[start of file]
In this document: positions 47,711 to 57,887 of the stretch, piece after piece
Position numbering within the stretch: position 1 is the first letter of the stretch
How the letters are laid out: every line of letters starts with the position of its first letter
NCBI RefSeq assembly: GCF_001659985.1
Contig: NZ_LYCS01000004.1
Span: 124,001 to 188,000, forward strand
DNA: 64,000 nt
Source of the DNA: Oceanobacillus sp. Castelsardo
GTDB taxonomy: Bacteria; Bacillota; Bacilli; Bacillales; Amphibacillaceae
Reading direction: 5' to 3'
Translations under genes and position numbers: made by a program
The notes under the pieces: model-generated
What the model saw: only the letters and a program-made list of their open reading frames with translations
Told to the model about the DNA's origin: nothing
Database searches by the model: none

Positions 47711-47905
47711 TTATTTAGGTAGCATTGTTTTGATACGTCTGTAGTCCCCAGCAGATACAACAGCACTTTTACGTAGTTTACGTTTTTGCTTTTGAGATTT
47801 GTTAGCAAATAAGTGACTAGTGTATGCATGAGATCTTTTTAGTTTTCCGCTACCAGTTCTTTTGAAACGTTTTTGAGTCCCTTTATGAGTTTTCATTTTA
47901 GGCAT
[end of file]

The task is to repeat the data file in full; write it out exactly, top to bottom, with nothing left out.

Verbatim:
In this document: positions 47,711 to 57,887 of the stretch, piece after piece
Position numbering within the stretch: position 1 is the first letter of the stretch
How the letters are laid out: every line of letters starts with the position of its first letter
NCBI RefSeq assembly: GCF_001659985.1
Contig: NZ_LYCS01000004.1
Span: 124,001 to 188,000, forward strand
DNA: 64,000 nt
Source of the DNA: Oceanobacillus sp. Castelsardo
GTDB taxonomy: Bacteria; Bacillota; Bacilli; Bacillales; Amphibacillaceae
Reading direction: 5' to 3'
Translations under genes and position numbers: made by a program
The notes under the pieces: model-generated
What the model saw: only the letters and a program-made list of their open reading frames with translations
Told to the model about the DNA's origin: nothing
Database searches by the model: none

Positions 47711-47905
47711 TTATTTAGGTAGCATTGTTTTGATACGTCTGTAGTCCCCAGCAGATACAACAGCACTTTTACGTAGTTTACGTTTTTGCTTTTGAGATTT
47801 GTTAGCAAATAAGTGACTAGTGTATGCATGAGATCTTTTTAGTTTTCCGCTACCAGTTCTTTTGAAACGTTTTTGAGTCCCTTTATGAGTTTTCATTTTA
47901 GGCAT